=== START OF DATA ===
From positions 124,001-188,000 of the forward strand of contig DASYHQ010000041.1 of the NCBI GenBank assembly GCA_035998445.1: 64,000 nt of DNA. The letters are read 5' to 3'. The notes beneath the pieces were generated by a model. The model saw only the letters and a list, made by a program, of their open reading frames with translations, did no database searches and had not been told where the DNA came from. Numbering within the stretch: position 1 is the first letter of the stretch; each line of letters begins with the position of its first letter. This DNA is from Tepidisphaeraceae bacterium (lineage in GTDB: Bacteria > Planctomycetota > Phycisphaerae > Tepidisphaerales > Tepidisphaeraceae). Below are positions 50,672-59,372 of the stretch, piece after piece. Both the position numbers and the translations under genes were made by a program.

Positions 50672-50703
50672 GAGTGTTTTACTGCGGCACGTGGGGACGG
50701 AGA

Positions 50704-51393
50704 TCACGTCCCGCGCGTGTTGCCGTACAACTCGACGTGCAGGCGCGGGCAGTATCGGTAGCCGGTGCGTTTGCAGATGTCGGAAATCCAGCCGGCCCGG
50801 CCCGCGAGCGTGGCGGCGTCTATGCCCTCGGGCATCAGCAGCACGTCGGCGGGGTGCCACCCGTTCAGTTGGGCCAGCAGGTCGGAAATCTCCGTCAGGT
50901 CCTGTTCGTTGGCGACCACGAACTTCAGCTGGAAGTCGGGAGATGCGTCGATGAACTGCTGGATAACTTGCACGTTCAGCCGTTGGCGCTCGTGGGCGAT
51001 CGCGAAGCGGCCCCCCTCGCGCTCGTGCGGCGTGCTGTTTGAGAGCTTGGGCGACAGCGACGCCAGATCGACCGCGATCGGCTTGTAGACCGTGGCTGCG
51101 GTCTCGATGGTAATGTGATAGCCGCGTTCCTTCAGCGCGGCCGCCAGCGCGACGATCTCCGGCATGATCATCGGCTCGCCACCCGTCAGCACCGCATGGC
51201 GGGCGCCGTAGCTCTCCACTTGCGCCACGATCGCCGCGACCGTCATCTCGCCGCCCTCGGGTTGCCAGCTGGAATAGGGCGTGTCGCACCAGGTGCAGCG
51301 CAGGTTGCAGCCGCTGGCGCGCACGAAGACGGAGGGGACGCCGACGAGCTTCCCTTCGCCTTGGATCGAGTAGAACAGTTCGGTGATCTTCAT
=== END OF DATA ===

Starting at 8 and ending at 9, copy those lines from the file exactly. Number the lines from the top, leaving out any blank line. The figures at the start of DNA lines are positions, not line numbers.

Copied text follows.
50901 CCTGTTCGTTGGCGACCACGAACTTCAGCTGGAAGTCGGGAGATGCGTCGATGAACTGCTGGATAACTTGCACGTTCAGCCGTTGGCGCTCGTGGGCGAT
51001 CGCGAAGCGGCCCCCCTCGCGCTCGTGCGGCGTGCTGTTTGAGAGCTTGGGCGACAGCGACGCCAGATCGACCGCGATCGGCTTGTAGACCGTGGCTGCG